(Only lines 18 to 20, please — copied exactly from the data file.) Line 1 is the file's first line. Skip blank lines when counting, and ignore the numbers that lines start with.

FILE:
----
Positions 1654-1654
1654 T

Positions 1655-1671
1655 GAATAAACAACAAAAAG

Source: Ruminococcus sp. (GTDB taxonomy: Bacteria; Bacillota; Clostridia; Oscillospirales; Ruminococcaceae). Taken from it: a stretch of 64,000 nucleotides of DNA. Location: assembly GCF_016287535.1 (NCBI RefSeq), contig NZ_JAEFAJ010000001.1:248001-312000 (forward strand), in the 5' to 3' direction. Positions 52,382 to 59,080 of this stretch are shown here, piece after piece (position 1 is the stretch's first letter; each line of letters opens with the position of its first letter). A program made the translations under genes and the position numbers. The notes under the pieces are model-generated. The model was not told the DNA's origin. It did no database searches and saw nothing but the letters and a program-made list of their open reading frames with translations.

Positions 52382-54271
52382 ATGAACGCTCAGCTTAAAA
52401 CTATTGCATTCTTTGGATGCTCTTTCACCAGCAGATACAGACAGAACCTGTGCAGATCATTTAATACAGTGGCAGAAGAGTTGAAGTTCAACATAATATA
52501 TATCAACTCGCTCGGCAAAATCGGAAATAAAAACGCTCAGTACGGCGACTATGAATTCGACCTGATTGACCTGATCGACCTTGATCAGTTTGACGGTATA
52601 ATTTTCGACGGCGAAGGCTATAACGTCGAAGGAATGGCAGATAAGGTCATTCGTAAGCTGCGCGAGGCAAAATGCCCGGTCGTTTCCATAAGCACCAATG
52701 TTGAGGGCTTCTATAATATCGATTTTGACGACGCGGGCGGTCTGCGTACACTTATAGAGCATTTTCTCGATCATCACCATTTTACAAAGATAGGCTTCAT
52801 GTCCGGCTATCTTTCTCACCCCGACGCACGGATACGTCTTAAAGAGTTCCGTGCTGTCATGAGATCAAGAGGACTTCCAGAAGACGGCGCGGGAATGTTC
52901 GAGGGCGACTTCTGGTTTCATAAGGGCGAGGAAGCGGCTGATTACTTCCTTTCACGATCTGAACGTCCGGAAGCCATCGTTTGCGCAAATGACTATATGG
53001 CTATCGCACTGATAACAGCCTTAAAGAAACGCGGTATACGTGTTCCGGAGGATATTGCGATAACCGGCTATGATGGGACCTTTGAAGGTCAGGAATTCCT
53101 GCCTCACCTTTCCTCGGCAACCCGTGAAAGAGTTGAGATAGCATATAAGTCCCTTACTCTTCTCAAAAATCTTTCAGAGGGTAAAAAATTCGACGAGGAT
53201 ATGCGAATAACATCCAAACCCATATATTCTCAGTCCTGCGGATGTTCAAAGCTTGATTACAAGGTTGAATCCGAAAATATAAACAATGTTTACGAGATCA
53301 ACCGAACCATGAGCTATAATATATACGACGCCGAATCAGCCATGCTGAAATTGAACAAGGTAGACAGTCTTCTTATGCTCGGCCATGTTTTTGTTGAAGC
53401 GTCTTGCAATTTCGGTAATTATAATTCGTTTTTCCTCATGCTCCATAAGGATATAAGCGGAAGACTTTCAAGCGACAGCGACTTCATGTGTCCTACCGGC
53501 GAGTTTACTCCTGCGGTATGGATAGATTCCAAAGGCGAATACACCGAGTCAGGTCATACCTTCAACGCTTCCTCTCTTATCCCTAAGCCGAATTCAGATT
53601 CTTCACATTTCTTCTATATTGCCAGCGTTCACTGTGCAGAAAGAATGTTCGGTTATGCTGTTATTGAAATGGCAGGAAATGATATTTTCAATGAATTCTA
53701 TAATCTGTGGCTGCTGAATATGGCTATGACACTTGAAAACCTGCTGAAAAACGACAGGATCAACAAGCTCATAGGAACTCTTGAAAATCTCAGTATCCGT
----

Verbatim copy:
53401 GTCTTGCAATTTCGGTAATTATAATTCGTTTTTCCTCATGCTCCATAAGGATATAAGCGGAAGACTTTCAAGCGACAGCGACTTCATGTGTCCTACCGGC
53501 GAGTTTACTCCTGCGGTATGGATAGATTCCAAAGGCGAATACACCGAGTCAGGTCATACCTTCAACGCTTCCTCTCTTATCCCTAAGCCGAATTCAGATT
53601 CTTCACATTTCTTCTATATTGCCAGCGTTCACTGTGCAGAAAGAATGTTCGGTTATGCTGTTATTGAAATGGCAGGAAATGATATTTTCAATGAATTCTA